You've been involved with Straight No Chaser since 1999. How did you hook up with them, and has your name being linked with the magazine been beneficial to both yourself and Rude Movements.I discovered Chaser in about 94 and it all but changed my life. I was a serious hip-hop fan who was just getting into jazz and soul. What was going on in London at the time was so exciting, a mix of music, people, style, art. From there I knew that I wanted to be involved. Even from a very disconnected Atlanta, I managed to catch the eye of Paul Bradshaw and Swifty through my letters. I can credit persistence and passion. Since my first pilgrimage to work with them in '99, they have been very supportive of all we've been doing. It certainly has been an amazing platform for us. When we started Rude, the idea was also to bring some more attention to the magazine, which has a hard time in the States due to distribution and other factors.
Your column in Straight No Chaser is known for breaking new artists. Have their been any particular artists that you have been proud of breaking? Who do you think we should be listening to more?We definitely like to highlight artists that aren't getting exposure in the mainstream press. We were one of the first ones to interview Dwele back when he was more of a mystery. Sa-Ra was another group that we pushed really early on. We did one of the first interviews with them, and that eventually evolved into a cover story, which we facilitated. There is so much good music coming from the States, that we've tried to report more on our surroundings. Who should you listen more to? That's a hard one to answer. I think Waajeed is going to do some big things. We're also digging what Japan's Jazzy Sport crew are doing, Amsterdam's Kindred Spirits, and LA's Stones Throw crew have really upped the ante in the last few years.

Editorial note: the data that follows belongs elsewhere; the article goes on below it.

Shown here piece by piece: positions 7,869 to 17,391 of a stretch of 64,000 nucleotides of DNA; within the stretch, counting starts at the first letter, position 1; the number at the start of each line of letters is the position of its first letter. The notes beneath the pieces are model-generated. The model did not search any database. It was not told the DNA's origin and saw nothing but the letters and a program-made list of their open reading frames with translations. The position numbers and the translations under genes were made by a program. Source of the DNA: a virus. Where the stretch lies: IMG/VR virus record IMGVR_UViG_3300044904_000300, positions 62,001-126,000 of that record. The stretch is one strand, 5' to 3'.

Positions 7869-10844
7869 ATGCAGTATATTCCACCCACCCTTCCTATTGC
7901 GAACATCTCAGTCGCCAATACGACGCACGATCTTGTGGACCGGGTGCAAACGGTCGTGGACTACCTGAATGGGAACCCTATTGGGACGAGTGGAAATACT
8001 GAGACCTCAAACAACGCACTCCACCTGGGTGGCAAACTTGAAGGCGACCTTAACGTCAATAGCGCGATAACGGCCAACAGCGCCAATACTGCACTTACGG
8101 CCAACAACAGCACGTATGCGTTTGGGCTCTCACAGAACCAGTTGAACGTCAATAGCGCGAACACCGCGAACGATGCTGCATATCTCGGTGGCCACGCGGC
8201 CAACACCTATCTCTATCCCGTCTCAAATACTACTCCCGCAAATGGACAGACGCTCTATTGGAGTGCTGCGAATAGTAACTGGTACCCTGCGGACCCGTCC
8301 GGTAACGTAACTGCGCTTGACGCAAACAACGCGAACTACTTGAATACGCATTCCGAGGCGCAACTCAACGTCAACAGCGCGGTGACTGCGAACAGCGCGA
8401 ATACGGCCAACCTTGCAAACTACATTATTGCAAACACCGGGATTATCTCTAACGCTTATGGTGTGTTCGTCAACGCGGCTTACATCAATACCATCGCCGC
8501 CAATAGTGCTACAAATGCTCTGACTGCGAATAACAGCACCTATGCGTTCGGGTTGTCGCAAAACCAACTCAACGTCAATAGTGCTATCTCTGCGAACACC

How important has it been working with a company like Puma? How far do you want Rude Movements to expand and grow, or are you happy with the way it is at the current juncture?The Puma relationship has been a very good one. When they came aboard to support us in the middle of our first year, it brought more credibility to us on a certain level, and also allowed us to do some things we probably would have struggled with on our own. They definitely understand where we want to go, and respect our creative vision. In terms of growing, it's a question we are dealing with every day now. Obviously, things have developed now and Rude Movements has grown beyond an event. Our relationship with Puma is deeper, and we're also developing the other sides such as limited garments, collaborations, etc. We are very excited about how it's going, and hope to grow it slowly and methodically.
You've recently released the very well received Shawn J. Period single on your own imprint, have you got any more on the way?We've got some tricks up our sleeve. I think you'll see a balance of established artists and newcomers collaborating with us. The main consistency will be quality, hopefully. Stay tuned.